R. Hartshorne, The nature of geography: a critical survey of current thought in the light of the past, Annals of the Association of American Geographers 29 (1939) 173412; 29 (1939) 413658. This was reprinted in book form under the same title (Lancaster, PA, 1939) to which all references are made. See also Hartshorne, The concept of geography as a science of space, from Kant and Humboldt to Hettner, Annals of the Association of American Geographers 48 (1958) 97108; Richards, Kants geography and mental maps, Transactions of the Institute of British Geographers 61 (1974) 116; and M. Bowen, Empiricism and Geographical Thought: from Francis Bacon to Alexander von Humboldt, Cambridge, 1981. 2 J.A. May, Kants Concept of Geography and its Relation to Recent Geographical Thought, Toronto, 1970. One of the rare exceptions among contemporary geographers has been David N. Livingstone, who discusses Kant in the context of his impact on the discipline of geography, in: The Geographical Tradition: Episodes in the History of a Contested Enterprise, Oxford, 1992, 113117; and in D.N. Livingstone and R.T. Harrison, Immanuel Kant, subjectivism and human geography: A preliminary investigation, Transactions of the Institute of British Geographers 6 (1981) 359374. The other exception is David Harvey, whose reading is more extensively discussed below. Kants work only receives the briefest of mentions in physical geography surveys. See, for example, M.J.S. Rudwick, Bursting the Limits of Time: the Reconstitution of Geohistory in the Age of Revolution, Chicago, 2005; and R. Inkpen, Science, Philosophy and Physical Geography, London, 2005. The treatment is little better in G.J. Martin and P.E. James, All Possible Worlds: A History of Geographical Ideas, New York, 3rd ed, 1993, 109111. 3 I. Kant, Natural Science, edited by H.B. Nisbet and E. Watkins, Cambridge, forthcoming. The translation of the Physische Geographie is by Olaf Reinhardt, who has kindly sent me an advance copy of the text. 4 R.L. Bolin, Immanuel Kants physical geography, MA Thesis, University of Indiana, 1968. The rst six sections of the introduction also appear in May, Kants Concept of Geography (note 2), 255264.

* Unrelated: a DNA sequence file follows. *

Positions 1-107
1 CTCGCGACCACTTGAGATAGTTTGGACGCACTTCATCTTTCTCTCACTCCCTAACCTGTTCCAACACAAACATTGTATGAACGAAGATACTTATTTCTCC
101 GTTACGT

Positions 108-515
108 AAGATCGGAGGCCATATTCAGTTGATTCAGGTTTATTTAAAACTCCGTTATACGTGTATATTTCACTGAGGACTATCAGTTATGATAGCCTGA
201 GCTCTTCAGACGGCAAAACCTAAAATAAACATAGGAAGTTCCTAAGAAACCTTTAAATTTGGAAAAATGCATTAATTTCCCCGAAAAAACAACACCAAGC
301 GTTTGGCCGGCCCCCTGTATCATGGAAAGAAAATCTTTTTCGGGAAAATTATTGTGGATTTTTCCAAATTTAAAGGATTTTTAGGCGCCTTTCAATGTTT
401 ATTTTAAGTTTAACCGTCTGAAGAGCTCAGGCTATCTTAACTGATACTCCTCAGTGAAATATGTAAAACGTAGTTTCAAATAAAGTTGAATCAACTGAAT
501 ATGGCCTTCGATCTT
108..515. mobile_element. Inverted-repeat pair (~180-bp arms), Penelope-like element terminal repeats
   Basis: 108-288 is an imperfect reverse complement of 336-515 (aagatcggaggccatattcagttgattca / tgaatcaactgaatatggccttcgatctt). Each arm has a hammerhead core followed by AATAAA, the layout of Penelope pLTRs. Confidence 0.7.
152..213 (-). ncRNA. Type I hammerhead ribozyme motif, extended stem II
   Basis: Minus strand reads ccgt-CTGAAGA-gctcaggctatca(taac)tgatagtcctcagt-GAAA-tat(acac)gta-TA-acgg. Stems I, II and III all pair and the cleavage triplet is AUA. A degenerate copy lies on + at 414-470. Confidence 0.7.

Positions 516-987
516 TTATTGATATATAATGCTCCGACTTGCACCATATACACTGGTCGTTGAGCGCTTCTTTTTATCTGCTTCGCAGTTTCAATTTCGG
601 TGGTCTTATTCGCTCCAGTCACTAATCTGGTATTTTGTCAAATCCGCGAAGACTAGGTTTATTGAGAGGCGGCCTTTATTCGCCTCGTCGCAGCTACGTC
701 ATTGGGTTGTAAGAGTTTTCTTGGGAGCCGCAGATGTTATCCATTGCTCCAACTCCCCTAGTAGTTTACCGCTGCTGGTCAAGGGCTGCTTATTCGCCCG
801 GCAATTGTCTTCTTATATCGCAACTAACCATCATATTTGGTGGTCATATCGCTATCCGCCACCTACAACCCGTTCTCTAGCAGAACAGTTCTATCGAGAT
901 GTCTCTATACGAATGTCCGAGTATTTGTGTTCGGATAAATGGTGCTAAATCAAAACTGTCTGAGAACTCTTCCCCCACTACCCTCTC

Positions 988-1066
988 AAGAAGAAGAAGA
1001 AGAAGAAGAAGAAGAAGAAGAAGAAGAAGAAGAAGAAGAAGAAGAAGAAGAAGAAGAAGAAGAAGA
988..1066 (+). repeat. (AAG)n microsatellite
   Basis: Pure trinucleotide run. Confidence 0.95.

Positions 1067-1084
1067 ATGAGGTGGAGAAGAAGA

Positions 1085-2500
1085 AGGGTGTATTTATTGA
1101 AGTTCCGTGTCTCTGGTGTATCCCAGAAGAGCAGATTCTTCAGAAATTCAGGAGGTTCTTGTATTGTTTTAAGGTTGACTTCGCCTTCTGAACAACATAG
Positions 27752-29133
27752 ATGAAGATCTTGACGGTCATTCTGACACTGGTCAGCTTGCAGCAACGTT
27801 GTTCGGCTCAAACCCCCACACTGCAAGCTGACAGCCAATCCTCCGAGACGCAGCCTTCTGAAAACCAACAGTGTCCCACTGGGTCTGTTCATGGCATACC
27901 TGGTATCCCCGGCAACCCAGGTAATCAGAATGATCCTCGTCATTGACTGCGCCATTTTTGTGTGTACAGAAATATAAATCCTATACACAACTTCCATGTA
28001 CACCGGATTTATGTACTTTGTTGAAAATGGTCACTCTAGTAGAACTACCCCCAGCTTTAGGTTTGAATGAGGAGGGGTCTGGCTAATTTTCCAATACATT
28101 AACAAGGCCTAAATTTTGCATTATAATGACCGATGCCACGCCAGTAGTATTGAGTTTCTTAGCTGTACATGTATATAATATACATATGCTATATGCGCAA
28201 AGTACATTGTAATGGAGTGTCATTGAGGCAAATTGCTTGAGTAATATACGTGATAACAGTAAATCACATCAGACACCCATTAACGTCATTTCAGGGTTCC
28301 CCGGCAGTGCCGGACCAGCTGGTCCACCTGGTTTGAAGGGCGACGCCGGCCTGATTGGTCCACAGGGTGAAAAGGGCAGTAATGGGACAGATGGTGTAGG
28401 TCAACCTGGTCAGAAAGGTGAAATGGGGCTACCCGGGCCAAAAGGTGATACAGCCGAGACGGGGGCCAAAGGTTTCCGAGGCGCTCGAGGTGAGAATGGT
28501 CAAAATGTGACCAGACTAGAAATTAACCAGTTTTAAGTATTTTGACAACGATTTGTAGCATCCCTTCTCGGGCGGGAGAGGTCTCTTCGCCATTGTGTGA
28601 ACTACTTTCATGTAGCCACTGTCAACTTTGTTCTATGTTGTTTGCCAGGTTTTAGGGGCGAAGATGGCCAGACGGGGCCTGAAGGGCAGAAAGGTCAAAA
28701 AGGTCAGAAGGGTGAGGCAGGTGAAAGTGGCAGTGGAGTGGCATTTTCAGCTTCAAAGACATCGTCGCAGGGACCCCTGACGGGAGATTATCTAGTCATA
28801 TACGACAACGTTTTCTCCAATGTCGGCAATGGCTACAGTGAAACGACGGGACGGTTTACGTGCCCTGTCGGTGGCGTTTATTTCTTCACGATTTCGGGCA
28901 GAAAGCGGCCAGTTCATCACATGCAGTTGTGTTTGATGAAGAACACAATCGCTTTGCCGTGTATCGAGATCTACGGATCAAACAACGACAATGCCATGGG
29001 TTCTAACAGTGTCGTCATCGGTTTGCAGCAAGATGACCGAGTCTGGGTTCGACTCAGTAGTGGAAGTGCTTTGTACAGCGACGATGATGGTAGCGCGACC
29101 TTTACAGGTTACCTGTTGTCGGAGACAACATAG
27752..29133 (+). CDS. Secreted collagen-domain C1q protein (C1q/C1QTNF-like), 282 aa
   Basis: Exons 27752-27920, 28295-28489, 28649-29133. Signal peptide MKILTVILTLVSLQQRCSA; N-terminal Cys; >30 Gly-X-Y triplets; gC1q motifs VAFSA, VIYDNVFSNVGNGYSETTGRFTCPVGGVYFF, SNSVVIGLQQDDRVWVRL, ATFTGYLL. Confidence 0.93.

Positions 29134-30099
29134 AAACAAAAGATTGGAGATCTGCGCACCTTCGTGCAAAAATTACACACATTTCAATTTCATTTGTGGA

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critiquing. Moving from Kants Geography to Kants geography more generally, we need to consider his position in the tradition more carefully. Back in 1939, Hartshorne noted Erich Adickess assessment of the lectures and agreed that for geography today. Kants work is of little more than historical interest.5 This paper does not seek to suggest that reading Kant today will radicalize the discipline, and this is not an attempt to rehabilitate Kant. Rather it suggests that reassessing Kant might be a useful moment in a broader reconsideration of the history of geography, and certainly of the place of Kant within it. Thus this interpretation takes issue with the little more element of the Adickes/Hartshorne assessment, suggesting that its historical interest is precisely why we should look at it today. As Livingstone suggests, the history of geography is the history of a contested tradition.6 Given that this is true of the history of ideas more generally, and philosophy especially, their point of collision in Kant is a signicant marker. As philosophers begin the work of integrating these materials into their overall assessment of Kants work, geographers too should reconsider his views in light of the history of the discipline. Yet rather than do as Hartshorne himself suggests, and privilege Kants other writings over the Physical Geography, which he suggests should be relegated to a historical footnote, this reading begins with the lectures.7 What do these lectures, and following them Kants writings on issues of concern to geographers more generally, add to our understanding of Kants geography today?